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 user 2010-10-06 at 6:40:03 am Views: 58
  • #24246

    HP has partnered with security solutions company Troy Group to secure and authenticate enterprise documents in order to curb fraud.The announcement was revealed at the HP Imaging and Printing Innovation Summit 2010, held in Istanbul, Turkey.The two companies have unveiled a secure document printing solution that enables HP enterprise-class PCL5 LaserJet printers to print security features on information-sensitive documents to detect whether a document has been tampered with.

    Detecting fraud
    Marko Tarkiainen, vice-president of managed enterprise solutions sales at HP IPG Europe, Middle East and Africa, said that one of the biggest challenges that enterprises face is securing and authenticating financial information.According to HP, many large financial corporations and government agencies expose their high-value documents to fraud through unauthorised photocopying, alteration or counterfeiting.Tarkianinen warned that plain paper documents are completely exposed to these types of fraud and pre-printed security paper offers some protection, but it’s expensive and labour intensive.The solution prints a copy-evident pantograph, which reveals a special pattern when any unauthorised copying or scanning occurs. It can also print a watermark that prints user-defined data across the back of each document to protect against alteration.“The HP and Troy alliance has introduced a security action plan to help enterprise customers plan to not only make sensitive data more secure, but can cut print costs by 30%,” said Tarkianinen.“The HP and Troy secure document printing solution enables organisations to print high value black and white documents with anti-fraud security features.”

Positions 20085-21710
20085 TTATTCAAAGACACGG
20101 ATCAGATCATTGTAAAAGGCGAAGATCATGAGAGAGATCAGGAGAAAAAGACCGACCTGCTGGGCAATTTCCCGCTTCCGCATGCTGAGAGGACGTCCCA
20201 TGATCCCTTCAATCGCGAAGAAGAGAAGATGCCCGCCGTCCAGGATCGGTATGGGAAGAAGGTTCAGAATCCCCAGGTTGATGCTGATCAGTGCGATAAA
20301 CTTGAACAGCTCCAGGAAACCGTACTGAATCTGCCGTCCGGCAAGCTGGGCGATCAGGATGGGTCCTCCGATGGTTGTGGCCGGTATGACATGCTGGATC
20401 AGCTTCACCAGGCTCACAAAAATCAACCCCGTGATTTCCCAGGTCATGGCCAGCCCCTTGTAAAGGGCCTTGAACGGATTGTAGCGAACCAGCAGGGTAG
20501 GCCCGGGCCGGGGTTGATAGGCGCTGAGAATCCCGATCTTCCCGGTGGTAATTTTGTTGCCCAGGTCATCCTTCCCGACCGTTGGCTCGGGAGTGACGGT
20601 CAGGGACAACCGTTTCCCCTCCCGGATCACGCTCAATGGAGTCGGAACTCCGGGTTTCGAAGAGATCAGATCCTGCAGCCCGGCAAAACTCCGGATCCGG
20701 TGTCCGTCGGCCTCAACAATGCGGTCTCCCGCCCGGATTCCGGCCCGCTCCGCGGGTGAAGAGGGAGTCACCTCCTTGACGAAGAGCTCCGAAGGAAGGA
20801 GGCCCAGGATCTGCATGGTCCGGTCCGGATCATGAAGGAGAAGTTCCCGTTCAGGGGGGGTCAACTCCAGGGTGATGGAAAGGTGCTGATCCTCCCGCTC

He said that any industry that is linked to paper communication needs to make sure that its printed information is protected against counterfeit. He noted that the solution is ideal for banks, government and intelligence organisations.“Whatever you put on paper can be scanned and copied,” said Tarkiainen, “Troy uses a special toner and if someone tries to copy it or use a liquid to try and take out the text, the ink will melt into the page, destroying the text and showing that it has been tampered with.”